In previous posts I’ve discussed ways to reduce your sugar intake. By far the easiest and most obvious way to consume less sugar is to consume fewer packaged, processed foods and beverages. Then you don’t have to even read labels to find out how much you’re ingesting.

Be Well,

-Carolyn


Exploring the Gut/Brain Connection

December 14, 2011

Have you ever experienced a “gut feeling” or a “gut reaction” or “butterflies in your stomach” when you’re nervous? If so – it wasn’t your imagination, you were likely reacting with your “second brain”, your so-called enteric nervous system. This second brain located in your gut can significantly influence your emotions, mood and behavior. Your second brain even produces serotonin. In fact the majority of the serotonin you produce is in your intestines, with only a small amount produced in your “first brain”. Perhaps it’s no accident then that when we experience psychological stress, many of us suffer physical symptoms – typically either a stomach ache (second brain response) and/or a headache (first brain response?).

Having the right balance of bacteria in your intestines may significantly influence the reactions of your second brain. Consequently, having a healthy balance of gut bacteria is critical for proper brain function, especially when it comes to your emotional well-being. Your first and second brain are connected by your vagus nerve and, according to research published earlier this year, this is the primary pathway your gut uses in communicating with your brain. The researchers concluded that probiotics can have a significant positive impact on your mind and emotions. Conversely, in other research, deficiencies of beneficial intestinal bacteria are being linked to obesity, diabetes, learning disorders, depression and other mood disorders.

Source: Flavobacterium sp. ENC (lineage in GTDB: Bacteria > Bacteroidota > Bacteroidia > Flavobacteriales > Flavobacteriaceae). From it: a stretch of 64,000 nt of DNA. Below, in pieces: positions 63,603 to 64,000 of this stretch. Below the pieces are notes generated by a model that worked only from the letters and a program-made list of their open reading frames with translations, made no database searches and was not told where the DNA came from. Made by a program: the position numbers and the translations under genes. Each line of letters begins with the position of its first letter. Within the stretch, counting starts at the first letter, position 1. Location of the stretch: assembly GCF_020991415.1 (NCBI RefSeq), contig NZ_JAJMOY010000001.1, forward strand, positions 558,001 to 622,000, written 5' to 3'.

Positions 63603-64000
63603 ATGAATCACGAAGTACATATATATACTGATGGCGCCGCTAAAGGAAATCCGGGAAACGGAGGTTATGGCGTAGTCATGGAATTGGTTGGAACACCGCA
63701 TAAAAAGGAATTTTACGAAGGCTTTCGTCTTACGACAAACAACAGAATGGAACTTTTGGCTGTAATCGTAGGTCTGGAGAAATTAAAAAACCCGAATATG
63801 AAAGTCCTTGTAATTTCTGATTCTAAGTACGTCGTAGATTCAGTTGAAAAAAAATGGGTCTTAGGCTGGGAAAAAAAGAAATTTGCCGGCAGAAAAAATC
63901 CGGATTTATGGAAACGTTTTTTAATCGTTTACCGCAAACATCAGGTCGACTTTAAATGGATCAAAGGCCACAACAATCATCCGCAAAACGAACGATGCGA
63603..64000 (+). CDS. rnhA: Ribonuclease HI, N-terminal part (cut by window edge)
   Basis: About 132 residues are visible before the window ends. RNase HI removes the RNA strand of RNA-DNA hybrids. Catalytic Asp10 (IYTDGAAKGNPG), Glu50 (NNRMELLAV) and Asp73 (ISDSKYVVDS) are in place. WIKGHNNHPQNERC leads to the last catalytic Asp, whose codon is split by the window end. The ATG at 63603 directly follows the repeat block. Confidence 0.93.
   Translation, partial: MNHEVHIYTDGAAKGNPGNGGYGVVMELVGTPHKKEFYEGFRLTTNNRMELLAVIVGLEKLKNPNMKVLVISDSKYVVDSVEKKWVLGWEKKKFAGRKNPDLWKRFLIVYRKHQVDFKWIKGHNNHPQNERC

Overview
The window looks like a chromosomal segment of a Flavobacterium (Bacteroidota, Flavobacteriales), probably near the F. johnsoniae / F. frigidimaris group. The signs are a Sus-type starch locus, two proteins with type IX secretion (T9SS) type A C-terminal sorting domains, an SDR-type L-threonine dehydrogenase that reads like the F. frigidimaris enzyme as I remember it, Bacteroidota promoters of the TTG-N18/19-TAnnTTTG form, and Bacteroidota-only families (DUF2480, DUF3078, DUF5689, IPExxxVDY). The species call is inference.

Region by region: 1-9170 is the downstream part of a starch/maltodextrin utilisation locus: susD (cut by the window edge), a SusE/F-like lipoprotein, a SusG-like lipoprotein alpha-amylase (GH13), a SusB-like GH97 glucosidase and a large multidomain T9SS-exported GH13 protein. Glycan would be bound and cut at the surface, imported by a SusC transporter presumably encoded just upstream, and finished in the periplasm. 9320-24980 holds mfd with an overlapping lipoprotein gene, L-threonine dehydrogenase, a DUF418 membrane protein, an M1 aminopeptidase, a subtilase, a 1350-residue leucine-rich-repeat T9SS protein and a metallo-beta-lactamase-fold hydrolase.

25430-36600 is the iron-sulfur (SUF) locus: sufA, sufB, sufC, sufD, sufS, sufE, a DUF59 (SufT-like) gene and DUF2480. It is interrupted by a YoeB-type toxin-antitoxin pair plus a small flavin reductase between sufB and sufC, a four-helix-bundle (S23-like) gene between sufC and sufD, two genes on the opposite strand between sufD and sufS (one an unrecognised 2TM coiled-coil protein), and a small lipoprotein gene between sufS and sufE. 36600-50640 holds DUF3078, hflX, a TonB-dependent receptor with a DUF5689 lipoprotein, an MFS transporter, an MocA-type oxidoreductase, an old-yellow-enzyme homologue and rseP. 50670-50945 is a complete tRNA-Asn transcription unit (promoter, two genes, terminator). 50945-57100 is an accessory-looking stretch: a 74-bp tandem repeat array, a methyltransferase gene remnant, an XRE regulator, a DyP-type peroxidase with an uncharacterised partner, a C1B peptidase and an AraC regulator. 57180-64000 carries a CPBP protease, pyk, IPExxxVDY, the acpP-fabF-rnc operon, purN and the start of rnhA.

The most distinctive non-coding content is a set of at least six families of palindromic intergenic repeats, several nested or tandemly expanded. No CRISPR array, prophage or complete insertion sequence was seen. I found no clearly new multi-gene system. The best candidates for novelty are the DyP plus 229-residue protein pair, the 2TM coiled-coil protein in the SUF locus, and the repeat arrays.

On a personal note, I battled depression off and on from my teenage years until my early 30s when I was finally diagnosed with Celiac Disease. Eventually, after eliminating gluten from my diet, my intestines healed and I have not suffered anything more than the occasional situational depression ever since. While I advocate obtaining most nutrients from food rather than supplements, I’m a big believer in probiotic supplements as it’s difficult to obtain enough from food. Not only is the health of your gut bacteria critical to brain function, it is also the seat of your immune system. Probiotics can also help increase your absorption of nutrients from the foods you eat and the supplements you take. Furthermore, f you’ve had your appendix removed, it’s even more important to supplement with probiotics as researchers now believe that the appendix is a storage place for beneficial bacteria. Of course in addition to supplementing with probiotics,  by all means include foods naturally rich in beneficial bacteria (such as cultured yogurt, kefir, sauerkraut, etc) in your daily diet.

Be Well,

Carolyn

Yet More Evidence That it’s Best to Obtain Nutrients from Whole Foods

October 28, 2011

Two new studies recently published suggest it may be risky to rely on supplements for your nutrition. While previous studies have found no benefits from taking vitamin and mineral supplements, a new study found that the use of multivitamins, vitamin B6, folic acid, iron, magnesium, zinc and copper were associated with an increase risk of death among older women (average age 61 years). Calcium supplements, however, were associated with decreased mortality.